I looked at your link to your CA3 housing on A360.co and downloaded both an *.stl and a *.dxf version of your drawing via Fusion's 'export' feature. I've been looking at your design in a 3D viewer, showing all the details and dimensions, giving me a head start in putting something together on this end. I might even print out a cheap filament version just for modeling purposes. I agree that using your design as a "starting point" is likely the wisest approach, since my foot/pedal clearances might just be sufficiently different. Having an actual printed piece would allow me to get more accurate dimensions, and would be an easy way to produce a prototype.

On your StreetMachine photos I noticed some really nice round clamps holding some assembly to the main tube, just behind the boom adjustment clamps. Are these clamps commercially available or did you machine them yourself? I'm going to be attaching some kind of battery support device to the tube and your clamps look like they're perfect for the job.

Happy 4th!

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Re: Around the world on a solar ebike

Post by solarEbike » Jul 04 2020 7:01pm

rowbiker wrote:
Jul 04 2020 4:55pm
I agree that using your design as a "starting point" is likely the wisest approach, since my foot/pedal clearances might just be sufficiently different. Having an actual printed piece would allow me to get more accurate dimensions, and would be an easy way to produce a prototype.
Sounds good to me. Having a physical model as a starting point would have definitely saved me some time.
rowbiker wrote:
Jul 04 2020 4:55pm
On your StreetMachine photos I noticed some really nice round clamps holding some assembly to the main tube, just behind the boom adjustment clamps. Are these clamps commercially available or did you machine them yourself? I'm going to be attaching some kind of battery support device to the tube and your clamps look like they're perfect for the job.
The black anodized one up front is an idler clamp from TerraCycle. They make some lovely products. Looks like they're got a whole recumbent battery mounting product category now. I'm guessing this is the 60mm size as I'm using one on my Grasshopper. I don't care for HPV's standard chain routing so I've done this mod on both bikes.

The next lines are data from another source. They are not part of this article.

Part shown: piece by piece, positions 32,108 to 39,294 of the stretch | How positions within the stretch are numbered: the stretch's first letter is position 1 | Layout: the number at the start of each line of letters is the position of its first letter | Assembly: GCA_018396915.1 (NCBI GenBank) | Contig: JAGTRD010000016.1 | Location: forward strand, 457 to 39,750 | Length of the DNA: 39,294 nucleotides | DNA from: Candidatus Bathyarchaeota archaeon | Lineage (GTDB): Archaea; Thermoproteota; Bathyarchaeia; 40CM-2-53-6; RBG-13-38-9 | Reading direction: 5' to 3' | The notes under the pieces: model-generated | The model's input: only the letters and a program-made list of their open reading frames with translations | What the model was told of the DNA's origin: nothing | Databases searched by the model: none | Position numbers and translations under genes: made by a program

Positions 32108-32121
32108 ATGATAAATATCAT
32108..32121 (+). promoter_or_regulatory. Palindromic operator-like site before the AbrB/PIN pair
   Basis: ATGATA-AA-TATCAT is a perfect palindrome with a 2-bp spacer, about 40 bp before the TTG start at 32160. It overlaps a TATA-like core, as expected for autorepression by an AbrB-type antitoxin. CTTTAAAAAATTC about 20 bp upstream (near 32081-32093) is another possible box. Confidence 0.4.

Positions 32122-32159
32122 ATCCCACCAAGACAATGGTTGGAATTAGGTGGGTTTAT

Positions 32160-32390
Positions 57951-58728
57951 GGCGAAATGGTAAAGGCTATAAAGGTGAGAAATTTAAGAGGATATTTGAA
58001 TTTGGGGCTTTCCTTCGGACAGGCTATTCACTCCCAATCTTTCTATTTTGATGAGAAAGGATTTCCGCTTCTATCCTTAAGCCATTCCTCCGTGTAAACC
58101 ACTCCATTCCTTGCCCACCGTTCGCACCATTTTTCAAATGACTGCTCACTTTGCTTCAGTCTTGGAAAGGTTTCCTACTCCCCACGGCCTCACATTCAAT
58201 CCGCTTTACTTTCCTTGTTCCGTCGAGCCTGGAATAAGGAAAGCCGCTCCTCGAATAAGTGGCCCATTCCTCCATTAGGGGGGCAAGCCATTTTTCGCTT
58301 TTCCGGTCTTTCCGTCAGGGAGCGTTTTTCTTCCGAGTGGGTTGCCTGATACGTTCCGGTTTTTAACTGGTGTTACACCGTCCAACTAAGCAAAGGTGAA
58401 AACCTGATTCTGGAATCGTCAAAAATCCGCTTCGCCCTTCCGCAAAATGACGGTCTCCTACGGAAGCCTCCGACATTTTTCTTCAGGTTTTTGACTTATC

The silver ones I made myself. Up close, they're a little crunchy as they're some of my earliest efforts. I believe I cut them out of 1/2" 6061 Aluminum stock using a hole saw on a drill press and a band saw? The round main tube profile flattens out as it gets to the rear pivot point so that gets a little tricky. They seem to fit the Grasshopper so I may try to use them for an under-seat water hauling solution I'm still working out.
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Re: Around the world on a solar ebike

Post by rowbiker » Jul 04 2020 8:10pm

Thanks -- this has been *very* useful information and will save me from multiple trips down the wrong rabbit holes. I can't begin to express the real gratitude I feel for the amount of your time and hard work that you're willing to share with total strangers like me. If your travels ever take you through the Twin Cities (MN), I'd love the opportunity to try to make it up to you!

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Re: Around the world on a solar ebike